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Students learn dangers of drunk, distracted driving

Just days before the Halifax County High School prom, area law enforcement agencies joined forces to make students aware of the dangers of drunk and distracted driving.

South Boston Police Department, Halifax County Sheriff’s Office, Virginia State Police, Virginia Alcohol Safety Action Program and Halifax Police Department visited Halifax County High School Thursday morning warning students about what can happen when a person gets behind the wheel after drinking alcohol or texts while driving.

The demonstrations and warnings were part of the RISE program and TL3 Campaign.

RISE, an acronym for Responsibility Improving Safety Education, has a mission to provide students with the best prevention tools possible to deal with the issues of underage drinking, drug use, impaired driving and other destructive decisions, according to South Boston Police Captain B. K. Lovelace.

“The RISE program has provided students at Halifax County High School strategies to avoid drinking and driving. Students are able to participate in simulation activities to encourage them not to drink and drive,” Principal Albert Randolph said when authorities visited the school two years ago.

 The Text Later Live Longer campaign is a campaign to educate citizens on the dangers of texting and driving. 

South Boston Police Department supports distracted driving month by displaying and advertising TL3 stickers, Lovelace said.

According to South Boston Police Chief Jim Binner, as part of this year’s program, students were afforded the opportunity to wear the fatal vision goggles while driving golf carts provided by the high school.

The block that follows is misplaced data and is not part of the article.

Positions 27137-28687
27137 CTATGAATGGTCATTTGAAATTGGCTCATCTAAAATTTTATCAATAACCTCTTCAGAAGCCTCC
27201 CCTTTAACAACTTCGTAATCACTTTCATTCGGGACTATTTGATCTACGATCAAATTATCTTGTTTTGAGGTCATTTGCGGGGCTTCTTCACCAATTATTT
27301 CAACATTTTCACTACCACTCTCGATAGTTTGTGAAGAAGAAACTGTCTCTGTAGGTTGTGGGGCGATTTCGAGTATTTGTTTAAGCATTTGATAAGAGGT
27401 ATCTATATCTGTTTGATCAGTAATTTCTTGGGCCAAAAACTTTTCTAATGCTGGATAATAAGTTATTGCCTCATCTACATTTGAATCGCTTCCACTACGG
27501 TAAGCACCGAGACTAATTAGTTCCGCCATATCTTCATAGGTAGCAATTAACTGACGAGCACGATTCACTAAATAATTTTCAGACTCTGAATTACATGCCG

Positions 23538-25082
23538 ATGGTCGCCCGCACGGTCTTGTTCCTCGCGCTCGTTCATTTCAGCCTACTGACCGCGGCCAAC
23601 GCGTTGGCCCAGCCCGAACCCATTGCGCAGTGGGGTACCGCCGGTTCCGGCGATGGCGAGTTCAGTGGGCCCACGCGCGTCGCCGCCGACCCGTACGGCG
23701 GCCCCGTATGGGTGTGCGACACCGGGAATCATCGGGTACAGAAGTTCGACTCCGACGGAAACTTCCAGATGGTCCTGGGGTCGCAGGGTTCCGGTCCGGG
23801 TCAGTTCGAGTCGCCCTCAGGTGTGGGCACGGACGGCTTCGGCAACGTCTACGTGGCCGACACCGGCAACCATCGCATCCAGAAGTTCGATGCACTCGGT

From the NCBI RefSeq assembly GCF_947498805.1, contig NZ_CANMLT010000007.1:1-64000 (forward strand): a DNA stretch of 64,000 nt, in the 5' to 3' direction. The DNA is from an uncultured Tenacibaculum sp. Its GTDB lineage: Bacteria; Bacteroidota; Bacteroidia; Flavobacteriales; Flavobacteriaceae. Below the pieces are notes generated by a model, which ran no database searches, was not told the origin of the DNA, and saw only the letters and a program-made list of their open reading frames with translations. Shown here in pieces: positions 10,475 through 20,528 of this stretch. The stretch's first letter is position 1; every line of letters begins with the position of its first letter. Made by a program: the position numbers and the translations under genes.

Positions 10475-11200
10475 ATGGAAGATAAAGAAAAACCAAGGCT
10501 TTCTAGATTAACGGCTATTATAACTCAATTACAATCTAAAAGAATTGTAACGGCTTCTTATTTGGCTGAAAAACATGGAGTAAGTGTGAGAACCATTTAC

Students also were given information about the dangers of impaired driving and wore fatal vision goggles to see the effects of alcohol impairment. 

VASAP representatives presented brochures to students providing information on alcohol and drug abuse.

After having the opportunity to experience the exercise, several students said they had learned their lesson.

Once she experienced the drunk driving exercise, Tyler Adams, a ninth grader at Halifax County High School, said, “It’s not just impairing your vision, but it also throws off your motor skills and depth perception. The goggles made driving the golf cart a lot harder.” 

Tenth grader Dayqon Briggs agreed.

“The goggles affected my ability to drive. I couldn’t really see. I was dazed,” Briggs said.

Zaire Brand, a ninth grader, said the texting and driving exercise showed her just how dangerous it is to text and drive.

“After this experience I don’t think I will text and drive. I didn’t have has much control of the wheel as I needed because I was trying to multitask and focus on the road,” she said.

 Ninth grader Moia Logan said, “I learned not to text and drive ever. It affected my vision and ability to know which way I was going because I was into the phone.”

Paul Edmunds, another ninth grader, said texting while driving the golf cart made driving hard, and he does not plan on texting while driving.

According to the surgeon general, each year approximately 5,000 people under the age of 21 die as a result of underage drinking. Drinking interferes with an adolescent’s ability to judge risk and make sound decisions. 

The result of such behaviors can be life-changing whether as the result of illness or injury or involvement with the juvenile justice system, Binner said.

South Police Department officials realize Halifax County has some outstanding students. 

“We take great pride when dealing with young people. We want to make sure that each young person understands how important it is to make responsible decisions that keep them safe,” Binner concluded.